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Tom Brady and Peyton Manning: Old Men Don't Throw Deep

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The Patriots quarterback threw short passes at the highest rate in the league.

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Matthew Emmons-USA TODAY Sports

There's a lot of debate about New England Patriots quarterback Tom Brady and the accuracy of his deep ball. Some point to his accuracy on long passes and how his completion rate has been in steady decline since 2007, with each year worse than the prior. Others will say that his receivers have been in such flux over the past few seasons, whether due to injury or integration, that he hasn't had the opportunity to develop a rapport with the deep ball.

Maybe Brady is declining. Maybe he's plateauing (and in support of this argument, Brady featured a top 10 deep ball after Week 4 of last season, once the offensive line was set, Rob Gronkowski returned from injury, and Brandon LaFell picked up the offense).

Regardless, Brady doesn't throw the deep ball as often as his peers. In fact, according to Pro Football Focus, Brady threw 58.3% of his passes within 10 yards of the line of scrimmage, by far the highest rate in the league. He throws short for good reason: he's one of the best in the league at dissecting a defense. There's no need to throw the ball deep, with a lower success rate, when you can move the ball at will on shorter plays.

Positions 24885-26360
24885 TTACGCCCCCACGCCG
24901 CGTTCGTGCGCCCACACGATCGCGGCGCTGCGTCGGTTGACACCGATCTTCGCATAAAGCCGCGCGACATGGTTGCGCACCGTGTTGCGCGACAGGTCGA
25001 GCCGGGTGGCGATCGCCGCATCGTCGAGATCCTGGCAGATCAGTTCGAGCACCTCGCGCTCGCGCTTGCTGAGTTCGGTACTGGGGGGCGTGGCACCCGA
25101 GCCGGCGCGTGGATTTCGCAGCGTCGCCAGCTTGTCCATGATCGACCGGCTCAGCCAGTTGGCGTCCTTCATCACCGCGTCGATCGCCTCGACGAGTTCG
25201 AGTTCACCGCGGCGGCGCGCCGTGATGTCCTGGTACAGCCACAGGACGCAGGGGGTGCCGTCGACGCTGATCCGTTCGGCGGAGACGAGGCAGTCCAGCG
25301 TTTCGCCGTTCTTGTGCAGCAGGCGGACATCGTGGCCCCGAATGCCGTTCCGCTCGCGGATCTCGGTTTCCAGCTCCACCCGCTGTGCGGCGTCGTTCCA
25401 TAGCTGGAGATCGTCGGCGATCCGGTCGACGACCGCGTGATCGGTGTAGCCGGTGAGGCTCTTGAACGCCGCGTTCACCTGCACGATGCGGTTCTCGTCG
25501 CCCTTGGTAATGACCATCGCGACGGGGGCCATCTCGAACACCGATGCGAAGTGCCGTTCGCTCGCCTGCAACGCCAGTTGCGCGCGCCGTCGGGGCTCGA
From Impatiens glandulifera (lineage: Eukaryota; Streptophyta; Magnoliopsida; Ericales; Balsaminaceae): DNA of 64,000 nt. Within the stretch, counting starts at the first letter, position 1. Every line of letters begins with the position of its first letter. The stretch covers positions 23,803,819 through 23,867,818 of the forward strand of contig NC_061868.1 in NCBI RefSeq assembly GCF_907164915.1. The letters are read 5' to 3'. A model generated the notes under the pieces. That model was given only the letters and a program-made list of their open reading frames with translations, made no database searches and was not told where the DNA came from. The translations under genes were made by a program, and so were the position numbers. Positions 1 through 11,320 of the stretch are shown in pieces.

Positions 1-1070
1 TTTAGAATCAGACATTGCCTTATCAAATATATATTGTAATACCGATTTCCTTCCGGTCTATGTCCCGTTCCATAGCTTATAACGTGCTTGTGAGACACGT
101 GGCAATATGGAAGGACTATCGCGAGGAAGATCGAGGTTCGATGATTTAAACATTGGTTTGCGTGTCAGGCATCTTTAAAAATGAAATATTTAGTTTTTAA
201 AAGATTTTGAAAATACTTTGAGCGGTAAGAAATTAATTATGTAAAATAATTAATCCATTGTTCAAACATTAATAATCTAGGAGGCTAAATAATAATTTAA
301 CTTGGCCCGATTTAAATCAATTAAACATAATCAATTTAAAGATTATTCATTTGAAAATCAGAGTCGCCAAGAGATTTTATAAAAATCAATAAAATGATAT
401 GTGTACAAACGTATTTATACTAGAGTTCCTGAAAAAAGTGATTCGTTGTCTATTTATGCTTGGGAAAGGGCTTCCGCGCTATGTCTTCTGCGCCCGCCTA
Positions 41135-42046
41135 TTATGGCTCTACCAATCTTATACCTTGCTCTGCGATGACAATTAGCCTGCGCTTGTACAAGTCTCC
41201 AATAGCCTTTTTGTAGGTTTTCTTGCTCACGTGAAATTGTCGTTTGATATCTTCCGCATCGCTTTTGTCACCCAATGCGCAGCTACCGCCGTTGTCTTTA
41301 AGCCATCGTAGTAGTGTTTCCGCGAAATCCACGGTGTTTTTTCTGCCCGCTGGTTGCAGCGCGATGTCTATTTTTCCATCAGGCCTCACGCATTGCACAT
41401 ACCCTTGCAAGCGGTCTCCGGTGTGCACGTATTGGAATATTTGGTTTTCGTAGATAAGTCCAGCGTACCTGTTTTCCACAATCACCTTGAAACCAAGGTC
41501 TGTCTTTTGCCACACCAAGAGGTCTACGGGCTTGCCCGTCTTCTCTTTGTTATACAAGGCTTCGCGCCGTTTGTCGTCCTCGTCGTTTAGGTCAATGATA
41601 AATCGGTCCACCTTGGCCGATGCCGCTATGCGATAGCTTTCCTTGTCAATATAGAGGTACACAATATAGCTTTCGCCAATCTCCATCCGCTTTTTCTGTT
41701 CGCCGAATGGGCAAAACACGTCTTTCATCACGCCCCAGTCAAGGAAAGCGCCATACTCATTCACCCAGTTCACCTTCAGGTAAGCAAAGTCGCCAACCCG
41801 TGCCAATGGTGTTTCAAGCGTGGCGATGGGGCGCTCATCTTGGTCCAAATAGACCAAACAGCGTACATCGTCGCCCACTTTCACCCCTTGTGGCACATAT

Brady ranks in the bottom ten of passes 11 to 20 yards down the field, and also shows up at the bottom of the list on passes 21+ yards down the field. While Brady ranks at the top of their grades on short passes, he shows up middle of the pack on mid-distance throws, and towards the bottom on long passes.

Another quarterback who shows up alongside Brady is Peyton Manning, who actually threw fewer passes 21+ yards down the field than Brady. While the Patriots drew up 21.3% of their plays deep, Manning threw 20.9% 21+ yards.

This plays to Manning's strengths- or lack thereof- as he wasn't able to place the ball with the same accuracy as in seasons past.

Of the top quarterbacks in the league, Peyton (20.9%), Brady (21.3%), Aaron Rodgers (23.1%), Matt Ryan (23.4%), Joe Flacco (24.5%) and Drew Brees (26.1%) throw deep on a fairly low percentage of their throws compared to Andrew Luck (29.2%), Tony Romo (29.5%) or Matthew Stafford (30.1%).

The best quarterbacks find a way to mitigate risks, and that involves being selective with the deep throws. Brady and Manning understand this and won't force a ball deep just to show that they can. They're more willing to take the quick and short throw to move the chains and extend the drive, and only throw deep if the opportunity presents itself.